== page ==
1. Closed captioning of: Gingrich: Gadhafi has to be ousted

    >>> the house from 1995 to 1999 . always good to see you. thanks for joining us.

    >> good to be with you.

    >> over the weekend you said you wanted the president to answer four questions so you could understand why he committed military resources to libya. the first, what is his standard for deciding to intervene. have you been able to answer that question?

    >> no. the standard he's fallen back to of humanitarian intervention could apply to north korea , sudan, zimbabwe, syria, yemen, bahrain. this isn't a serious standard. this is a public relations conversation.

    >> on thursday last week, moammar gadhafi said his troops were headed to benghazi and he was going to go into closets and find people. it sounded like he was promising a real slaughter. should the president have done nothing during that moment? the u.n. asked for help.

    >> first of all, the president of the united states doesn't report to the united nations . he works with the u.s. congress . i think the fact that this president has not, in a serious way, consulted congress is not looking at american interests. the arab league wanted us to do something. the minute we did, the arab league began criticizing us doing it. i think two wars in iraq and afghanistan is a lot. i think that the problems we have in pakistan, egypt, yemen go around the region. we could do this in all sorts of places. the sudanese government has been killing people for years and somehow all the major powers have waited thinking about it. i'm suggesting there is no standard here. the president said on march 3 gadhafi has to go. well, they are now saying this is a humanitarian intervention which is nonsense. if this is not designed to get rid of gadhafi then this makes no sense at all.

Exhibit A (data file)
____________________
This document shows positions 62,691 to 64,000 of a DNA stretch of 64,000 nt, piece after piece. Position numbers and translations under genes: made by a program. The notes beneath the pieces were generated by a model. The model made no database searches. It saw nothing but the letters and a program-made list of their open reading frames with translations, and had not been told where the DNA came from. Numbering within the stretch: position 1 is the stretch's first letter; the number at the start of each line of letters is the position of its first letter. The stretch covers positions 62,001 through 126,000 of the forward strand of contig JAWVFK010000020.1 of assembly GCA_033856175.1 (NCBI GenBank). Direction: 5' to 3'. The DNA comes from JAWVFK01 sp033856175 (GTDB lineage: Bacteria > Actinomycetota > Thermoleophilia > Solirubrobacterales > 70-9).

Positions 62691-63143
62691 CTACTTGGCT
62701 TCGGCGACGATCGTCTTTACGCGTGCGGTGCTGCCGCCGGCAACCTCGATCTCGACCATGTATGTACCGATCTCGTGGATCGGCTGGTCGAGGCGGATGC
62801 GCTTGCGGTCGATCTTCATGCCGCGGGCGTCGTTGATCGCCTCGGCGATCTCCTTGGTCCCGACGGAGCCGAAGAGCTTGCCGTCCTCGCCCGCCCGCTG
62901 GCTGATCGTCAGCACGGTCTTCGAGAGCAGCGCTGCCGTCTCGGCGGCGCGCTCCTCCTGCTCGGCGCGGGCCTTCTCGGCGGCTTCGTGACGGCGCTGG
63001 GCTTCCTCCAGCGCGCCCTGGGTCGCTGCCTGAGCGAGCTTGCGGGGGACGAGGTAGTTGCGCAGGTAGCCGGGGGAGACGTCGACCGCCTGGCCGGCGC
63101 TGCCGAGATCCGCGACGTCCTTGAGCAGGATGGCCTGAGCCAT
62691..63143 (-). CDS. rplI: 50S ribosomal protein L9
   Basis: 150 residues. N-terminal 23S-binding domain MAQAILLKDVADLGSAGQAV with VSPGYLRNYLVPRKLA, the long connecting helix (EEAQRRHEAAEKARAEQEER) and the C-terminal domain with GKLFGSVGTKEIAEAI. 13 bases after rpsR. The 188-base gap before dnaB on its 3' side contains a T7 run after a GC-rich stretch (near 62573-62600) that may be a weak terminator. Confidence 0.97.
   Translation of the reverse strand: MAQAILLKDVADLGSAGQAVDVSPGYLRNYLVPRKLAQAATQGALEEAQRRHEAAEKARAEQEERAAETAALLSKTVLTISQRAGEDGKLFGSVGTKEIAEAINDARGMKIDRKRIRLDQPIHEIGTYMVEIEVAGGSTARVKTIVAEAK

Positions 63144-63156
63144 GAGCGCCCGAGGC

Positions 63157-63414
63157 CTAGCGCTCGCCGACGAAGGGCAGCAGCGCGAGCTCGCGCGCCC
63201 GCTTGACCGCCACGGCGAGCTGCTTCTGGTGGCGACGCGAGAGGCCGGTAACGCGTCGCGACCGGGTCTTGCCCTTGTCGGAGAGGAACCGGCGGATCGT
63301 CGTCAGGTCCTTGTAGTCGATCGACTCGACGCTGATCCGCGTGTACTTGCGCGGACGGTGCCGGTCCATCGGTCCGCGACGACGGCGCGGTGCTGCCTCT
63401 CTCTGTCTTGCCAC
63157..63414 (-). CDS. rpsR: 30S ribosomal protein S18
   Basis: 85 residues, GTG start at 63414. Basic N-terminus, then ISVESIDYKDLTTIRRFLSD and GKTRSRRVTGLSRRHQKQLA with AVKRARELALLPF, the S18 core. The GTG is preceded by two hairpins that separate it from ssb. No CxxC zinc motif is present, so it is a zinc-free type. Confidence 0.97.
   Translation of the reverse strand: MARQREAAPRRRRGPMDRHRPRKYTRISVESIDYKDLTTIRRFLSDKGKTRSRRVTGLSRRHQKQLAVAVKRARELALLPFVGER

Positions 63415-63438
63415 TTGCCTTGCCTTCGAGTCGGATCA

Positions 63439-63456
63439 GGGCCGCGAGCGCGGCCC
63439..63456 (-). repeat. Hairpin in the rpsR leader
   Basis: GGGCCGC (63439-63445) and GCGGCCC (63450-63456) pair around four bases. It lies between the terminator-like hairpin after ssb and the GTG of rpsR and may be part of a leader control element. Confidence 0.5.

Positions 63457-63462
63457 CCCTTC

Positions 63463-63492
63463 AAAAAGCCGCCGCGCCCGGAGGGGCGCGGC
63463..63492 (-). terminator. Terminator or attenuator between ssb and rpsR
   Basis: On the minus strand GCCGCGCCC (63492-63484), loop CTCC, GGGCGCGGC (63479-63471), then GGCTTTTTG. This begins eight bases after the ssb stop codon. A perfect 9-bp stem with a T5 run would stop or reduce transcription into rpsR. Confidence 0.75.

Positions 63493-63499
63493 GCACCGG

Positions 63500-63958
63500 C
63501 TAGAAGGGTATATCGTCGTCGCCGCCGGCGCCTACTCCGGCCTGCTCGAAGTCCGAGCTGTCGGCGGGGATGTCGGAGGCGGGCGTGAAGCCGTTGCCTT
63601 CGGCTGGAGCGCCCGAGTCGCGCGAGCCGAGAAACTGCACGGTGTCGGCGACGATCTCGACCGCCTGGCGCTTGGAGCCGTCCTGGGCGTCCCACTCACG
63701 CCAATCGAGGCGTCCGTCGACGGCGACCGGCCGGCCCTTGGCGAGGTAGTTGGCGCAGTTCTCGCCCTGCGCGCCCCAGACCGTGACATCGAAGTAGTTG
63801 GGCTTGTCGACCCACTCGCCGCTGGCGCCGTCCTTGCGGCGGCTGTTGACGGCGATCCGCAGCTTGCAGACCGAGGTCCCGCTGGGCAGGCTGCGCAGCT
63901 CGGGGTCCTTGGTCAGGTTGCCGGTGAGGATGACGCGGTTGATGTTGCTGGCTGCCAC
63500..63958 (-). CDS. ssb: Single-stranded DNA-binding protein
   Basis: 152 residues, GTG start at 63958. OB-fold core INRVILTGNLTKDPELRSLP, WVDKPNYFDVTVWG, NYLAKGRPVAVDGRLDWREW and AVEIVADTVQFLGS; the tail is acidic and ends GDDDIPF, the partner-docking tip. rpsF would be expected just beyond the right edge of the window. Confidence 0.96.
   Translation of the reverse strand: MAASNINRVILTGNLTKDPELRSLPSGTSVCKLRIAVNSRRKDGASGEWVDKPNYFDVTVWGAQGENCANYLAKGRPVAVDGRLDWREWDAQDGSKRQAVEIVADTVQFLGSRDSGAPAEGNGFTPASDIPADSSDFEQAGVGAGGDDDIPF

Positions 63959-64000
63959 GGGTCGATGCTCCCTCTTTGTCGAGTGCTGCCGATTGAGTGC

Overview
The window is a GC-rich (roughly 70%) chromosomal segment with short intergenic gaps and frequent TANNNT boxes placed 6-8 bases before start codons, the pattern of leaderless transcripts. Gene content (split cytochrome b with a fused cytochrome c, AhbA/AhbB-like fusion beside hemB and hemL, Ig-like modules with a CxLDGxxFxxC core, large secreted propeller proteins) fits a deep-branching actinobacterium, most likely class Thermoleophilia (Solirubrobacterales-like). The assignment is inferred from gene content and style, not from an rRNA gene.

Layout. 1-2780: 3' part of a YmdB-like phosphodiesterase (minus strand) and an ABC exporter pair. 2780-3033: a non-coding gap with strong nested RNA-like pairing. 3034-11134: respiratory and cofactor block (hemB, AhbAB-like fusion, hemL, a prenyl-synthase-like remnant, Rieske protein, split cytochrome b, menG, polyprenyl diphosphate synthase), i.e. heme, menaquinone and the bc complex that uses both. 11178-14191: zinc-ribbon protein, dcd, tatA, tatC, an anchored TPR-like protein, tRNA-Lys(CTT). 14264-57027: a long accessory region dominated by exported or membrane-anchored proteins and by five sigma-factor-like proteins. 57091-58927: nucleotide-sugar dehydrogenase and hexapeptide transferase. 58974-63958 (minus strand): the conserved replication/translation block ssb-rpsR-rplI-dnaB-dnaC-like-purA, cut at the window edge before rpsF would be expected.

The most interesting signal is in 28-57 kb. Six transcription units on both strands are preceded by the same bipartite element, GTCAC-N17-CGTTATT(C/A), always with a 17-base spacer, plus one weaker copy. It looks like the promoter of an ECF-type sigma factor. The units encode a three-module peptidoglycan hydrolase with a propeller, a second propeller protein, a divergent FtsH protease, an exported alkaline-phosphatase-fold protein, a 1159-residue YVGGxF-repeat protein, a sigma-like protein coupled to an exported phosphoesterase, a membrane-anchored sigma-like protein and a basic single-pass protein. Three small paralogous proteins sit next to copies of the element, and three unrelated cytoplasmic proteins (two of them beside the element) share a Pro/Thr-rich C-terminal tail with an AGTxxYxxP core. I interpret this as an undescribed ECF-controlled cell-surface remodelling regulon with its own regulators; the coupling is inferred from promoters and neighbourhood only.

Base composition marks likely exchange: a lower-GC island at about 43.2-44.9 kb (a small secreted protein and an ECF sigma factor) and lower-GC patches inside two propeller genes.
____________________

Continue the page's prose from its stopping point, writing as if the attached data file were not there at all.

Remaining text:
>> two of the other questions you wanted the president to answer -- what is success? and what are we prepared to achieve that success? should getting rid of moammar gadhafi be the definition of success? what should we be willing to do to accomplish it?

    >> the president said publically that gadhafi should go. he's the one who said that.

    >> are you in favor of that? do you think moammar gadhafi has to go as a result of this military intervention ?

    >> i think -- let me draw a distinction. i would not have intervened. i think there were a lot of other ways to affect gadhafi . there are a lot of allies in the region we could have worked with. i would not have used american and european forces.

    >> we are there now. should it be part of the mission?

    >> having decided to go there, if gadhafi doesn't leave power it will be a defeat for the united states . it will lengthen our engagement, increase costs. at least according to the morning papers the white house refuses to tell congress whether they will ask for supplemental to pay for the war. i'm suggesting they are in an argument with allies over who runs the war. they are not willing to tell congress how much to pay for it. they can't agree on what the goals are. this is about as badly run as any foreign operation we have seen in our lifetime.

    >> let me take it a step further. if you think now success has to be determined by the removal of gadhafi , how far should we be willing to go? he stood on a balcony at his residence in tripoli last night and said, i am here, i am here, i am here. based on that information it would only take seconds for a cruise missile to join him there. should we kill moammar gadhafi ?